UK Space history
It is now more than 50 years since the Soviet Union's Sputnik satellite made history in October 1957 and became the Earth's first artificial satellite.
In 1961, cosmonaut Yuri Gagarin became the first man to orbit the Earth and by 1969 the United States had put a man on the Moon.
While the space race continued, the UK was also developing a space programme. Its achievements may not have grabbed the headlines but they were impressive nonetheless and laid the foundations for Britain's successful space industry.
Flying bombs and sounding rockets
After the Second World War the Americans recruited many of Germany's leading rocket scientists, including the 'rocket team' leader Wernher von Braun. But the British were also able to examine a captured German V2 rocket.
In a programme known as Operation Backfire, the British supervised the test firing of three V2s over the Baltic using German troops to launch them. The V2 showed what was possible - a bit more power and you could put an object in orbit!
By the mid 1950s the United States and Soviet Union had developed missile programmes of their own, essentially to deliver nuclear warheads. In 1955, British designers started work on the Blue Streak missile, also conceived to carry a nuclear weapon. But while the bulk of resources were going into military research, the UK's first civilian 'space scientists' had ambitious plans of their own.
Led by the late Sir Harrie Massey, the head of the Physics Department at University College London (UCL), a team of scientists and engineers from the Government's defence research establishment and UCL succeeded in launching the first British scientific rocket in 1957.
Skylark was a 'sounding rocket' capable of ballistic flight, like a missile. Launched from Woomera, Australia, several months before Sputnik, the Skylark rocket was designed to investigate the properties of the atmosphere.
Skylark was phenomenally successful. By the end of the programme in 2005 there would be 441 launches with 99 per cent reliability, making Skylark arguably the most successful rocket ever.
Sputnik to sprites
A few months after the launch of Sputnik in 1957, the United States got its first satellite Explorer 1 off the ground. Without a rocket capable of delivering a payload into orbit, UK scientists were in danger of being left behind. However, in 1959, the United States offered to launch scientific satellites designed and constructed by foreign partners. Britain accepted the offer and began work on Ariel 1, named after the sprite in Shakespeare's The Tempest.
Ariel 1, the world's first international satellite, was designed and built by NASA and carried six UK experiments. These were designed to study the top of the Earth's atmosphere and the radiation coming from the Sun.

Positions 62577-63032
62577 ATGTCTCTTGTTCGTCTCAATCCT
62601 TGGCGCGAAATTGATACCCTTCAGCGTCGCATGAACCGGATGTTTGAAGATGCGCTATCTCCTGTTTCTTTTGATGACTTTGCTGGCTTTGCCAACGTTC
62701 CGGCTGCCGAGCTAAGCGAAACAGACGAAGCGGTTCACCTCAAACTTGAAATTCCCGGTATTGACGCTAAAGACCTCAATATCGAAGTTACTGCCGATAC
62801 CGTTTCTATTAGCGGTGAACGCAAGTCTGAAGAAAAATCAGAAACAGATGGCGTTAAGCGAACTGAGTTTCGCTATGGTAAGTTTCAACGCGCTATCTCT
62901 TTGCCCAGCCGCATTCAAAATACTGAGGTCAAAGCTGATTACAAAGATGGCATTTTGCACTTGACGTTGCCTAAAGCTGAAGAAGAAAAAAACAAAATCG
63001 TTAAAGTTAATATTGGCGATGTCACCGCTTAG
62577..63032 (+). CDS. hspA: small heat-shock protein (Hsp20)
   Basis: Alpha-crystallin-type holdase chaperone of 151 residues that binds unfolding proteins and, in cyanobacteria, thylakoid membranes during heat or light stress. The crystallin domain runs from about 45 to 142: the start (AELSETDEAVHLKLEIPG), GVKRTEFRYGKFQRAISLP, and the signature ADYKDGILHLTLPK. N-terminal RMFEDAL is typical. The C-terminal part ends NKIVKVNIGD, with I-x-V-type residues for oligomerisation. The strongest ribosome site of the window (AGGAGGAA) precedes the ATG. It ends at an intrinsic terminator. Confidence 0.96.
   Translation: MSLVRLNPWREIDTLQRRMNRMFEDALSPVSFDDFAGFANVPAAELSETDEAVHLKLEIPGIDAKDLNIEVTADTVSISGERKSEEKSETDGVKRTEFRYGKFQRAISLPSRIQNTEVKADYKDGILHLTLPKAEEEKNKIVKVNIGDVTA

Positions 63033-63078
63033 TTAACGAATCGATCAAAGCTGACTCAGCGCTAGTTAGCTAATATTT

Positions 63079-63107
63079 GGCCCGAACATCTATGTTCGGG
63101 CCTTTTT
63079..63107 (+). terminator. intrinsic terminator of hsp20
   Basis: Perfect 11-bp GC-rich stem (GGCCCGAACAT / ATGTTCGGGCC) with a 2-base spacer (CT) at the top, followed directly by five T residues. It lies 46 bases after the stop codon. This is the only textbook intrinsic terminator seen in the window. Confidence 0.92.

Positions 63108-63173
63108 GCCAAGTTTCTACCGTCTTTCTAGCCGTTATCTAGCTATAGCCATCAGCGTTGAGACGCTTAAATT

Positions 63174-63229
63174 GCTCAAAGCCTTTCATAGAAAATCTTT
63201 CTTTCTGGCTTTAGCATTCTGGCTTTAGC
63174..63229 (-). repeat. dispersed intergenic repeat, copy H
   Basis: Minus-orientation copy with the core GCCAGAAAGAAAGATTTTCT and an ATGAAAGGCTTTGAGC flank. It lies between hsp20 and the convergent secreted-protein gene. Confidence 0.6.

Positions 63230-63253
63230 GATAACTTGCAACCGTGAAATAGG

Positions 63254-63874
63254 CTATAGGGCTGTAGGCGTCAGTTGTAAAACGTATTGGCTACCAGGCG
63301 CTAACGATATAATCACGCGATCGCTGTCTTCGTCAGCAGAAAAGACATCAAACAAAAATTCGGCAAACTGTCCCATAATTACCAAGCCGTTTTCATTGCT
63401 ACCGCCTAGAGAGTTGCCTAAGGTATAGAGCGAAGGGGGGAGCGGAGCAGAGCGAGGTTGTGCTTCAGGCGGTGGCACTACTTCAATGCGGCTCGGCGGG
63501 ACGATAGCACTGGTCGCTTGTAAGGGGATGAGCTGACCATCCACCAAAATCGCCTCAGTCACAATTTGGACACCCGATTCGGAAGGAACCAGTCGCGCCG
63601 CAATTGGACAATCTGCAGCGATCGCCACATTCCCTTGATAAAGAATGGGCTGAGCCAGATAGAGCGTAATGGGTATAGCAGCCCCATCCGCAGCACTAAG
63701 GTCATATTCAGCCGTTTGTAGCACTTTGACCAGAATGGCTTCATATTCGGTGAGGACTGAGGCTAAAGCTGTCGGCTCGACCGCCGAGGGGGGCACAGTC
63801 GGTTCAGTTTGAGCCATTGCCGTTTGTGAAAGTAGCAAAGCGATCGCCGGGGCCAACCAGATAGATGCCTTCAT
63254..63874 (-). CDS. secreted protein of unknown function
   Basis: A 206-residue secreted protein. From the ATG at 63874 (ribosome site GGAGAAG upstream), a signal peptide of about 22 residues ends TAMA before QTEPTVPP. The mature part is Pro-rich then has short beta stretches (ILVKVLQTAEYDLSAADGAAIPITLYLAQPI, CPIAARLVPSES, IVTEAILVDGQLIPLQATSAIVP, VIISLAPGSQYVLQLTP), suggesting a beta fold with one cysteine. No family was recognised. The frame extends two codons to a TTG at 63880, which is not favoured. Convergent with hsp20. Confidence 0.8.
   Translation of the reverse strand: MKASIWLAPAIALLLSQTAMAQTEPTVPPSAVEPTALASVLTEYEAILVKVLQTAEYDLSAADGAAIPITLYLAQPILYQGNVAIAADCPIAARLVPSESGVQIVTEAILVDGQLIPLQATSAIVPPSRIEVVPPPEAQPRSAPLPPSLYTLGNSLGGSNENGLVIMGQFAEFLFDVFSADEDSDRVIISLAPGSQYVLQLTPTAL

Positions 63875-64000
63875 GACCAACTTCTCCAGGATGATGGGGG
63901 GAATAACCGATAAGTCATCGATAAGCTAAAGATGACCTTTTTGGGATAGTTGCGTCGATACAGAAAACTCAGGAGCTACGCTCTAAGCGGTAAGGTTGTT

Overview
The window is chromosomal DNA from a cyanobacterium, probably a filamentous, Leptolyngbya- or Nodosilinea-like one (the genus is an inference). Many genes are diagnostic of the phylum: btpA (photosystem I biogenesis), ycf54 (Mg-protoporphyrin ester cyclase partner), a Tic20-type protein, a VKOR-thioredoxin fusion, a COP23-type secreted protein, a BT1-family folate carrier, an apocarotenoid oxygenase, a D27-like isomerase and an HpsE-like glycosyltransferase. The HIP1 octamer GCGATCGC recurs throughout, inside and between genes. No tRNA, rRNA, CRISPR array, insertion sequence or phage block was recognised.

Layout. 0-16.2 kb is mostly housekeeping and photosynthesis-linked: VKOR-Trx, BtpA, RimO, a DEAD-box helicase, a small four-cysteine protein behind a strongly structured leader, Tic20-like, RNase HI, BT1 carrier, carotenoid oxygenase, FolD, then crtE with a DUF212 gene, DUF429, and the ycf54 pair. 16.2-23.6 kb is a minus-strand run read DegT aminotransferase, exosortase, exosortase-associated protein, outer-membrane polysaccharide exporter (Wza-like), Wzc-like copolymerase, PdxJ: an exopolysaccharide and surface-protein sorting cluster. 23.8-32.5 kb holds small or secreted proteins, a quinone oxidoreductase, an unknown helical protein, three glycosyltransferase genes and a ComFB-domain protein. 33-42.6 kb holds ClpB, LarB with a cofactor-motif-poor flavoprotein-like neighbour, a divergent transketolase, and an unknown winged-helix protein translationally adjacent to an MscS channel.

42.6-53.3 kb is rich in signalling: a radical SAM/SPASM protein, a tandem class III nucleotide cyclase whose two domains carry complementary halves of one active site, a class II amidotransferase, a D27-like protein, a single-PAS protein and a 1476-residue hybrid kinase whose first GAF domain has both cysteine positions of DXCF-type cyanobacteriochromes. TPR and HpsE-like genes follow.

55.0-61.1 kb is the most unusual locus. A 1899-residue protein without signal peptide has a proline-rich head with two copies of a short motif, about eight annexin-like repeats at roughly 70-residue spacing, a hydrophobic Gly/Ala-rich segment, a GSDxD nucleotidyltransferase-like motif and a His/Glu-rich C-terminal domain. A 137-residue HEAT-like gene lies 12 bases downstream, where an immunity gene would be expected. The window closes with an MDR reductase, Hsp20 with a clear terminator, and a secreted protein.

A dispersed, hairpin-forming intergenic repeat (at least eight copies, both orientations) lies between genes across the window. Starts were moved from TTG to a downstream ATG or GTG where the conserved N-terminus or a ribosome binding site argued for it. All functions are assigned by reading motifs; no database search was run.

It was the first in a series of five satellites and launched on 26 April 1962. Five of the experiments on board were built by UCL and, as a result of its success, the Mullard Space Science Laboratory (MSSL) was set up. Since then, MSSL has been involved in many international space science missions including XMM-Newton, Cluster and Cassini-Huygens.
Best of British
The launch of Ariel 3 on 5 May 1967 was an historic day for the British space industry. As well as carrying UK experiments, Ariel 3 was the first spacecraft to be built entirely in Britain.
Manufactured by the British Aircraft Corporation (now part of Astrium Limited), the spacecraft was about half a metre high and weighed around 90 kg and laid the foundations for the present-day UK satellite industry.
Although the ground-based Blue Streak had been abandoned in favour of the submarine-launched US Polaris missile, work had been going on at the former Royal Aircraft Establishment in the UK to develop other rockets: Black Knight and Black Arrow.
Black Arrow was capable of putting a satellite in orbit but the project was running out of time. In July 1971, the Government decided to cancel the project and so the first launch was also the last.
On 28 October 1971, the Prospero satellite was blasted into orbit by a Black Arrow launch vehicle. It was the only time a British satellite has been launched on a British rocket.
Although many were saddened by the cancellation of Black Arrow, the legacy of the UK's space pioneers lives on. The technology of the rocket itself was reused in the European rocket programme - now flying as the Ariane series of launchers.
Britain also continues to lead the world in satellite design and the UK's space activities are considerable with scientists working on missions across our Solar System.
To hear more about the history of the UK in space, listen to our specially commissioned podcasts.